The Peabody Room is a special collection of Georgetown neighborhood history. 

It is part of the People’s Archive at the DC Public Library. The collection includes artifacts, engravings, paintings, neighborhood microfilmed newspapers, and photographs. There is a house history file, covering a lot of the homes in Georgetown. This is located at the Georgetown Library on R Street.

A bit of background about the Georgetown Library

The Georgetown Neighborhood Library is part of the DC Public Library System. This local branch dates back to 1875, when the first library in Georgetown was funded by George Peabody. The library opened opposite St John’s Church on O Street in 1875. The four-story building was constructed in the style of Georgian Revival back in 1935. Since then, the library has been remodeled on two occasions; once in 1976 and then again in 2007. 

 

George Peabody

George Peabody was an American philanthropist and financier. He is considered by many to be the father of modern philanthropy.

George was born into a poor family in Massachusetts, he went into the dry goods business, followed by banking. In 1837, he decided to make the move to London, which was considered the world’s finance capital at the time., He became known as the most noted banker from America, and he helped in establishing international credit for the young country. 

Jenius Spencer Morgan became his business partner in 1854 and together they went on to create what is now known as J.P. Morgan & Co. 

During his later years, Peabody won acclaim worldwide for his philanthropy. In Britain, he founded the Peabody trust. In Baltimore, he founded the George Peabody Library and the Peabody Institute. He was also responsible for a number of different charity initiatives. 

For his generosity, he was awarded the Congressional Gold Medal and made a Freeman of the City of London, among many other honors

When speaking about the Georgetown library, George Peabody spoke about his wish to give the residents of Georgetown a gift when making his declaration to the selected Board of Trusts. He said the following:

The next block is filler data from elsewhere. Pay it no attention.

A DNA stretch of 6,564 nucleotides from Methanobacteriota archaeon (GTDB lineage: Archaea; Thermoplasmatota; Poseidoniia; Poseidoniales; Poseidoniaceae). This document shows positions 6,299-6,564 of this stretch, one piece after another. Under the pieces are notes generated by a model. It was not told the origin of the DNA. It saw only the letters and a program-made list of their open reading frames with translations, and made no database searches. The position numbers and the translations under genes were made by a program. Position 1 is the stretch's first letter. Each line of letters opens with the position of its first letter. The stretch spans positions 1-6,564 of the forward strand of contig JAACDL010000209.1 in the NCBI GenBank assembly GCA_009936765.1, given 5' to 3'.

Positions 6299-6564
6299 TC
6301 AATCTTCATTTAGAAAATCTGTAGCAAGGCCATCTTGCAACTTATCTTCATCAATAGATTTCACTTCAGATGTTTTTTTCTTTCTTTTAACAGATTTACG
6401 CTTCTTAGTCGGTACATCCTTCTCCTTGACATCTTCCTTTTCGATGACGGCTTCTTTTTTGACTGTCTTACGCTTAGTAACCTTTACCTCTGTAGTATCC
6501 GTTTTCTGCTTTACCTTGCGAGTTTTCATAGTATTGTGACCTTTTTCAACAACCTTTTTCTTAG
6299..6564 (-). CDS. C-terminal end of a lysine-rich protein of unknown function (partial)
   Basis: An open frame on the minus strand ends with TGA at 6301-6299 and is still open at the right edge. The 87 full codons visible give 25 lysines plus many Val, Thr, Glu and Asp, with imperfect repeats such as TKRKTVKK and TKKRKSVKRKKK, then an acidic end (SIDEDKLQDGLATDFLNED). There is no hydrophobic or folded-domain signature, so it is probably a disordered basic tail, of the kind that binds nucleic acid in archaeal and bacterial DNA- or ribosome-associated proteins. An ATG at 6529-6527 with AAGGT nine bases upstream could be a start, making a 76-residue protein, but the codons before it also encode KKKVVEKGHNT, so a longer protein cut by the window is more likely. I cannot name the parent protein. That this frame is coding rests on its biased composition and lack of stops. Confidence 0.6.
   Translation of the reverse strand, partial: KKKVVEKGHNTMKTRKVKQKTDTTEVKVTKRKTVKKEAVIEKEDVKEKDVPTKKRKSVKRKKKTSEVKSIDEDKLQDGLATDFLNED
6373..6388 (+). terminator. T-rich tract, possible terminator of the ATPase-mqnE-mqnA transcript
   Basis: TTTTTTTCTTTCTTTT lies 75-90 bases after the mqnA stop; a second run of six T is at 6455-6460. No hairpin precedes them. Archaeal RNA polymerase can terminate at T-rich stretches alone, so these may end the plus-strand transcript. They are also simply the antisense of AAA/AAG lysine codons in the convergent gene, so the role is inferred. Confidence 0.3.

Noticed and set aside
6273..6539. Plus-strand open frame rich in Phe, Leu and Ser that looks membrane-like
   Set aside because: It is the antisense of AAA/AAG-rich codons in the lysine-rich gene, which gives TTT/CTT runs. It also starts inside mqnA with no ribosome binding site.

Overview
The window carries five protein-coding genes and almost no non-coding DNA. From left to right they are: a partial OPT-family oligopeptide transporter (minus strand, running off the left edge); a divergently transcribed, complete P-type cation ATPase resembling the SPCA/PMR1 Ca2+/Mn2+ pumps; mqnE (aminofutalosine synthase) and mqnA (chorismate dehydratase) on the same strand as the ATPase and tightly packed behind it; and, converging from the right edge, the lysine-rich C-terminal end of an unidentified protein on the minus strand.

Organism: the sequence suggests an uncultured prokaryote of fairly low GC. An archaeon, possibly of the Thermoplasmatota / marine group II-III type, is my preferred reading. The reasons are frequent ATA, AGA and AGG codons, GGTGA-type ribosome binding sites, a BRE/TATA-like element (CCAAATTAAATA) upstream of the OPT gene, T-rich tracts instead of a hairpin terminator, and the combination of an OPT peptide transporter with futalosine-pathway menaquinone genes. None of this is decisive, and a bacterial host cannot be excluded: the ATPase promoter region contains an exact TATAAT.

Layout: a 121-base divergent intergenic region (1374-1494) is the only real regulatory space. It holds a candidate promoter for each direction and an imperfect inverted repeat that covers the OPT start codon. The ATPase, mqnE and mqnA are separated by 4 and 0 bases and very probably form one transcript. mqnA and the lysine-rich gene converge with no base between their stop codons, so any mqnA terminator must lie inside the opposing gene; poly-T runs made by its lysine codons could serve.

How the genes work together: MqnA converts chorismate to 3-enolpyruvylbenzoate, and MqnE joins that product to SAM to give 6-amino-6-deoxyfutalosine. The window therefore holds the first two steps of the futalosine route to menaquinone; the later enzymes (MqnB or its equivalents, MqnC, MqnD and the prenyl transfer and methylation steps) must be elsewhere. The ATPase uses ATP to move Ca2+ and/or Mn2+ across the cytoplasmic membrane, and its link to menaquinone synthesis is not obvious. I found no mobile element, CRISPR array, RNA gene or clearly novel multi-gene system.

“Gentlemen: As most of you are aware, I am, and have been for some time, desirous of making some gift which would be productive of some benefit to the Citizens of Georgetown, in the District of Columbia, where I commenced business for myself in my early youth. I am persuaded that I can not better do so than by endeavoring to assist them in their own endeavors to cultivate healthful, moral, and intellectual progress; and therefore give, gentlemen, the sum of fifteen thousand dollars to be, by you and your successors, held in trust as a fund for a public library, to be established in the city of Georgetown.”

Despite this, the library was not established until after his death. The Peabody Library Association Board of Trustees, which was headed by W.W. Corcoran, invested the funds that Peabody donated. This continued accumulating until 1872 when the D.C. Public School board of trustees offered a room in the new Curtis School on O Street. 

 

The Incredible Peabody Room

The Peabody Room holds a special collection of Georgetown neighborhood history, offering plenty of information about the social history, genealogy, past residents, businesses, and homes of the community. 

A fire in 2007 heavily damaged the Georgetown Neighborhood Library, which destroyed approximately 10 percent of the collections in the Peabody Room. A number of collections were water-damaged, with the artworks being impacted the most seriously. 

In 2020, the library reopened, boasting a newly constructed third floor, where the new Peabody Room is housed. 

Some of the highlights include servant memoranda and family papers. There are also photographs of a local boy school, manuscripts of slave contracts, community activist files, and a rare African-American 19th business ledger. 

Visiting The Peabody Room

Although the Peabody Room is part of the Georgetown Library, it does not share the same hours. If you would like to visit the Peabody Room, contact the library via email (peoples.archive@dc.gov) or phone 202-727-0233. 

The Peabody Room is typically open on the first and third Saturday of every month from 10 am to 6 pm in the evening. It is also open on Tuesdays from 10 am until 6 pm, as well as being open on Thursdays from midday until 7 pm. Appointments are best are to ensure access. For additional information look to The Peabody Facebook page and newsletter 

Peabody Room
Georgetown Library
3260 R St. NW
Washington, DC 20007
202-727-0233
peoples.archive@dc.gov